MLB, Union Announce New Domestic Violence Policy

There hasn’t really been any issues thus far in baseball in terms of domestic violence issues which lets Commissioner Rob Manfred set the precedent if and when there is a new case.


Bates highlighted numerous instances in which players were arrested for domestic violence but received little to no reprimand from the Major League Baseball.

The policy also allows a penalty to be appealed. How that unfolded is likely a big reason why Major League Baseball and the players union came to this agreement. “We believe that these efforts will foster not only an approach of education and prevention but also a united stance against these matters throughout our sport and our communities”.

“Players are husbands, fathers, sons and boyfriends”. In short, under the policy, the league can not make players sit out without pay at extended length until officially issuing a suspension.

The deal creates a joint policy board to provide treatment, which could include mandatory counseling and psychological evaluation. Any player who fails to comply with the treatment plan will be subject to discipline. It could also force players to give up weapons or to adhere to “other reasonable directives designed to promote the safety of the player’s partner, children, or victims”.

The domestic violence policy is a first for the league. The policy has a dual treatment and intervention program along with a disciplinary program. The commissioner already had that power under the “just cause” provision of the collective bargaining agreement.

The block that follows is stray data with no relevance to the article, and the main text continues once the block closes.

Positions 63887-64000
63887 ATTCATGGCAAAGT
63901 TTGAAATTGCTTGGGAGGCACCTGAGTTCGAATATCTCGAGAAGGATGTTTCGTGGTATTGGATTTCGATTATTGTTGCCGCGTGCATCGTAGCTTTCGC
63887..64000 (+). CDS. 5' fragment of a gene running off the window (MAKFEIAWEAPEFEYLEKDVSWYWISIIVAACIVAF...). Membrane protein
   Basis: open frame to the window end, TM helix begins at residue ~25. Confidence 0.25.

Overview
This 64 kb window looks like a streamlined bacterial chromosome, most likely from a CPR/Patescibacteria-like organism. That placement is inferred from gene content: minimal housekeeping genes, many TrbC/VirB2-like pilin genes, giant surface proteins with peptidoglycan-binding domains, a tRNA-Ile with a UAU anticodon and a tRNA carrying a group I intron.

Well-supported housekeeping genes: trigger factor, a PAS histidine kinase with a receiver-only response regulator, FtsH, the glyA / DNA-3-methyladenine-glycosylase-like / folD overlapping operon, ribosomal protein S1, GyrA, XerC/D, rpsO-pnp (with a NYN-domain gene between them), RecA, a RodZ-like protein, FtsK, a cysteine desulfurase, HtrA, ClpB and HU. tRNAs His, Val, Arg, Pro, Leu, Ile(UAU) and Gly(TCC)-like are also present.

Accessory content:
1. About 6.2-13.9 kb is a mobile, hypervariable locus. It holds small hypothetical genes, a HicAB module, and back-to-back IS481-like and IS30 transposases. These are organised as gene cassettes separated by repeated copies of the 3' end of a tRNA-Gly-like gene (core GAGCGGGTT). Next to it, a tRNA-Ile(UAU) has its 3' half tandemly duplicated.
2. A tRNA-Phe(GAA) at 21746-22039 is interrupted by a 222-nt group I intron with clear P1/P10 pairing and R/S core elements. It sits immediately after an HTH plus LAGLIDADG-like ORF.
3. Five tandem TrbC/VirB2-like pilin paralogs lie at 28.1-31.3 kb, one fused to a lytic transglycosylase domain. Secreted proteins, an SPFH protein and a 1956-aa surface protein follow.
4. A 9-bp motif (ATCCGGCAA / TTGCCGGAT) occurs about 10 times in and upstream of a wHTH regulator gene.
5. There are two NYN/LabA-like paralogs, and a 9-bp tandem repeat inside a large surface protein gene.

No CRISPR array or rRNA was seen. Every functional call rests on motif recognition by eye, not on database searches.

A player accused of domestic violence, sexual assault or child abuse may be placed on paid administrative leave for up to a week while allegations are investigated before making a disciplinary decision. While no minimum or maximum penalty is listed among the guidelines, there is at the least a plan in place for Commissioner Rob Manfred to doll out the appropriate punishment if necessary. Manfred’s authority to discipline is not dependent on whether the player is convicted or pleads guilty to a crime. A challenge to discipline will be governed by the “just cause” standard. Manfred can suspend a player without with pay for up to seven days, to avoid the nasty scene of him playing in games while fans are reading allegations against him in police reports.


The commissioner also can delay discipline until the conclusion of legal proceedings, with the option of reinstating the player until then or keeping the player on paid leave.

MLB announces domestic violence, assault and child abuse policy